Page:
Health Care Reform’s Elephant in the Room
Monday, October 5, 2009
There may not be a simple solution to the complex problem of reforming health care, but bioethicist Mark Aita, S.J., M.D., assistant director of the Institute for Catholic Bioethics at Saint Joseph’s University in Philadelphia, is certain of one thing – the elephant in the room that no one wants to discuss is that insured Americans contribute to the problem.
“Most Americans are blessed with too much health insurance, and we do not use it wisely,” says Aita. “Many expect the most expensive treatments, but the costliest treatments aren’t always necessary. We blithely say, ‘my insurance will pay for it’ without realizing that, in the end, we all pay.”
Aita, a trained physician and Jesuit priest, says the insured have an ethical responsibility to maintain or improve their own health, which in turn, will help control costs. “While it is impossible to implement a program forcing people to live healthy lifestyles, it is reasonable to assume that healthier living leads to lower costs.”
According to Aita, technology also drives costs. “Health care economists say the control of technology is the most important factor in bringing costs down. They estimate between 40 and 50 percent of annual cost increases can be traced to new technologies or the intensified use of old ones.”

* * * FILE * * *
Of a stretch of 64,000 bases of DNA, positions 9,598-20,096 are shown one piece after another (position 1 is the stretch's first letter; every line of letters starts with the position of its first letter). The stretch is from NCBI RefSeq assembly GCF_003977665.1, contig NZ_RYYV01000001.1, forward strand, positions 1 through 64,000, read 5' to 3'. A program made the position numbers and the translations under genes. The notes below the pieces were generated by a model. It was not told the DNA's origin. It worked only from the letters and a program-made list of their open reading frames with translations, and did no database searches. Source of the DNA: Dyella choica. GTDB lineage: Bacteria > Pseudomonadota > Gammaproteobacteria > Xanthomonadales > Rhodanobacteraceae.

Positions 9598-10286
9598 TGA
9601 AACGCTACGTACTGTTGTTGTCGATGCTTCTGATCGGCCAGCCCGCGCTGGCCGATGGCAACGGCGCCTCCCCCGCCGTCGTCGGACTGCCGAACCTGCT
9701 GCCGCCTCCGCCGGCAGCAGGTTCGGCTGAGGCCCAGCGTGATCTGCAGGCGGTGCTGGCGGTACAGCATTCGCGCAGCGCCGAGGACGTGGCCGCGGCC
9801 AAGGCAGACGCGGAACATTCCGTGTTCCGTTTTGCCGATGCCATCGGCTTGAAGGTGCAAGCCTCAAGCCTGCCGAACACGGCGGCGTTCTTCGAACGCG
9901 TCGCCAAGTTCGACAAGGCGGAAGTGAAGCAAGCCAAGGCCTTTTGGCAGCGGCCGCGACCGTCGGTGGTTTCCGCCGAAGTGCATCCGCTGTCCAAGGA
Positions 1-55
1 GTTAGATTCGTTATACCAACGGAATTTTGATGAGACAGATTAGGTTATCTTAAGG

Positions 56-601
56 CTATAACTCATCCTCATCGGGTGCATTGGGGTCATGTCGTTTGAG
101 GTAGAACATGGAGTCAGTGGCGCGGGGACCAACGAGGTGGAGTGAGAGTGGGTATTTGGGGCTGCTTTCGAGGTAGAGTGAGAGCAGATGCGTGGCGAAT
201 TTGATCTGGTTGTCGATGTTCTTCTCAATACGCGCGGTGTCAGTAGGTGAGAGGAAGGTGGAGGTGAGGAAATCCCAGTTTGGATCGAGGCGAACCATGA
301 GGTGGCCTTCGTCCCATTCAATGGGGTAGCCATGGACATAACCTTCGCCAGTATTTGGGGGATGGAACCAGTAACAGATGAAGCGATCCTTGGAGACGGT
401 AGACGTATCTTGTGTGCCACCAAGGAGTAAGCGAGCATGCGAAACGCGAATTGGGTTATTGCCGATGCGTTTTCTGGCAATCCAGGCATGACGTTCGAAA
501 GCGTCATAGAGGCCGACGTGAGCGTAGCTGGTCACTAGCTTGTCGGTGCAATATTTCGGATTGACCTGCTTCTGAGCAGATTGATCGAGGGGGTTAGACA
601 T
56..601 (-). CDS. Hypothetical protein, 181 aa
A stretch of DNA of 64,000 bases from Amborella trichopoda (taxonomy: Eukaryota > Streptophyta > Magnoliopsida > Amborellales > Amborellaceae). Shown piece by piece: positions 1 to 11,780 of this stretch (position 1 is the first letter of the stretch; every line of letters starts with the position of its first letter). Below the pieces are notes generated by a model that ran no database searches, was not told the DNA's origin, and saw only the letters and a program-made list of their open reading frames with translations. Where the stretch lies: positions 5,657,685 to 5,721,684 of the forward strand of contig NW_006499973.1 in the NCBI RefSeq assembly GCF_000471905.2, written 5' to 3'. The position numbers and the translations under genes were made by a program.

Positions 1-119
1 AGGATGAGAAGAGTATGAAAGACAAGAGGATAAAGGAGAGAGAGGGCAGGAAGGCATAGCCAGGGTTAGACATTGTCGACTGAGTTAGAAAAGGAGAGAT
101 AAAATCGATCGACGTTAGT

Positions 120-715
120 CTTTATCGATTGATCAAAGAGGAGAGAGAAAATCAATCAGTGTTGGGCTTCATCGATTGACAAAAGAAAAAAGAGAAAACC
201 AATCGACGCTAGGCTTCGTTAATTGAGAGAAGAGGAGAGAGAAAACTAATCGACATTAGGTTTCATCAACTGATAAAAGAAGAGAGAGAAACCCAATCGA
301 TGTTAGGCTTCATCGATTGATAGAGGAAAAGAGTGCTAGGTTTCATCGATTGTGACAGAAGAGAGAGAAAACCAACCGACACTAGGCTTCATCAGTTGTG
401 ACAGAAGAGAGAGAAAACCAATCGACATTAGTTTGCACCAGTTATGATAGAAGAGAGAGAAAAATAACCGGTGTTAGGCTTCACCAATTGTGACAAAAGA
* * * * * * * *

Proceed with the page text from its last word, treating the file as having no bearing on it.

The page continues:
But controlling health care costs – especially those associated with technology – requires a change in American culture, Aita says. “The problem is that patients expect high-tech care; physicians are trained to use it, medical industries make billions selling it and the media loves to write about it. Technological innovation is as fundamental a feature of American medicine as it is the industrial sector, and there is fierce opposition to any limitation in the use of medical technology.”
Effective controls will force patients to forgo treatments they do not need, doctors to sacrifice to a considerable extent, their ancient tradition of treating patients as they see fit, and industry to reduce its drive for profit, says Aita.
“The fact that European countries can control costs and limit technologies without harming health is a patent rebuke to our way of doing things. It’s time for us elephants to forget, and let go of the old way of doing things, so that all Americans benefit from health care.”